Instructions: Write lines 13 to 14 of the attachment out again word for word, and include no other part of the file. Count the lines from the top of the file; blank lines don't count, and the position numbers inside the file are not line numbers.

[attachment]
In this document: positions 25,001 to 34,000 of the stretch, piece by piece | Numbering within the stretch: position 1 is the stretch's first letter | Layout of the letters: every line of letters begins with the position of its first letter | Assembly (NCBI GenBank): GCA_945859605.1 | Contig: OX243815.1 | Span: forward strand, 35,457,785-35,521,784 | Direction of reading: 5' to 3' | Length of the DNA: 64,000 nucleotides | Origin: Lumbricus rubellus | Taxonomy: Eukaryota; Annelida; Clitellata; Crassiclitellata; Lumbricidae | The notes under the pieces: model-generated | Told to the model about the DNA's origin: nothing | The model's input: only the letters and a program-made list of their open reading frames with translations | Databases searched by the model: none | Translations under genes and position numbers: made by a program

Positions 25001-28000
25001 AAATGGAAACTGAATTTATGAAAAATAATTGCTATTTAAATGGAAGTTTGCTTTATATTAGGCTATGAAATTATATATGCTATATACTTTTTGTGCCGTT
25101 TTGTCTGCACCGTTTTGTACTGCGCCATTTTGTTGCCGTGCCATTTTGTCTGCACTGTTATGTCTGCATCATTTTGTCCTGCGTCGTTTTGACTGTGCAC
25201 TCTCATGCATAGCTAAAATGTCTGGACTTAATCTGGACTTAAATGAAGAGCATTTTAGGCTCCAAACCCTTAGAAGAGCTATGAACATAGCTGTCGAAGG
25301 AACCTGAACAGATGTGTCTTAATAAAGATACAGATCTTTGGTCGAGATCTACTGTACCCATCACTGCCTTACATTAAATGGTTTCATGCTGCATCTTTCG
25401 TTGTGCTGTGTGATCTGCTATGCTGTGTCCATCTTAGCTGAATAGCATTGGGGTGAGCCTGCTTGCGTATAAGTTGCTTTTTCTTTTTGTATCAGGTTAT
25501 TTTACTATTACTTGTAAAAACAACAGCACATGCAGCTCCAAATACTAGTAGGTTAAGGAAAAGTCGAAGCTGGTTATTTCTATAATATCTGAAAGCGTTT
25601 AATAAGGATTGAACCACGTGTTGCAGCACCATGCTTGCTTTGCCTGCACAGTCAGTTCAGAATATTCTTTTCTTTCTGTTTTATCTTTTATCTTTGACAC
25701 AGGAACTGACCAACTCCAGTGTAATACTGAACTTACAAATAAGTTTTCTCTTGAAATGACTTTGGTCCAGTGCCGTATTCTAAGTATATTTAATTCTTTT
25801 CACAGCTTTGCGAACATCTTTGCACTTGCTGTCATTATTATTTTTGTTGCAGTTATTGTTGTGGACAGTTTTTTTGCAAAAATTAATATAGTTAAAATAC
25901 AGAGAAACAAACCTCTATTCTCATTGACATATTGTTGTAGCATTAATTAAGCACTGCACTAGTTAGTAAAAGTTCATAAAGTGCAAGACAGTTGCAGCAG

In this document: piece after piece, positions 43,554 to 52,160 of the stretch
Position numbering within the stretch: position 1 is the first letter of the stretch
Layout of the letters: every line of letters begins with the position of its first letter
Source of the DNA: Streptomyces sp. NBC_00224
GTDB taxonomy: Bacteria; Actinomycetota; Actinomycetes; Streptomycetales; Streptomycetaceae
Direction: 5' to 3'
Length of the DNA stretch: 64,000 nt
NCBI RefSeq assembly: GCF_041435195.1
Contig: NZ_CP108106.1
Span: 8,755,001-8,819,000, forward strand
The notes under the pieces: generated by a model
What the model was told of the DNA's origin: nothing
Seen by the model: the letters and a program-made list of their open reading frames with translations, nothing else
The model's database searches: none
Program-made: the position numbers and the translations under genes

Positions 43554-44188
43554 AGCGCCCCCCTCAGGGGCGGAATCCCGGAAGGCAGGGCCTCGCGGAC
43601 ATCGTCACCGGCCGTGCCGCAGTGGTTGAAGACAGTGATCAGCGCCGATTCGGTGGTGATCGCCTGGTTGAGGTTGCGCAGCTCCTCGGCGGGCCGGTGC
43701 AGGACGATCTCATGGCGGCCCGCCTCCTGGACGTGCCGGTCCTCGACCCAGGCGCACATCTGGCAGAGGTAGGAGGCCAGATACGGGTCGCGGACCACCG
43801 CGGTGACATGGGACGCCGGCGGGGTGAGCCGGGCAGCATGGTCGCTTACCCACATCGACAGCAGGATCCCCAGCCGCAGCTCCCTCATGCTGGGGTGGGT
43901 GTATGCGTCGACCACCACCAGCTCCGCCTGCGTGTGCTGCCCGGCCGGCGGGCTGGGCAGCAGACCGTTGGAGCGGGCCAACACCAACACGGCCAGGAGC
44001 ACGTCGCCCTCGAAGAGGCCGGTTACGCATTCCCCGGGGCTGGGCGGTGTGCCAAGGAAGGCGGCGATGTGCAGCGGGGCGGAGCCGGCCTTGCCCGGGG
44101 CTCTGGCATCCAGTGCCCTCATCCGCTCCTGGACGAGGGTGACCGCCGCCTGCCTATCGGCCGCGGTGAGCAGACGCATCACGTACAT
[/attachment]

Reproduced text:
In this document: piece after piece, positions 43,554 to 52,160 of the stretch
Position numbering within the stretch: position 1 is the first letter of the stretch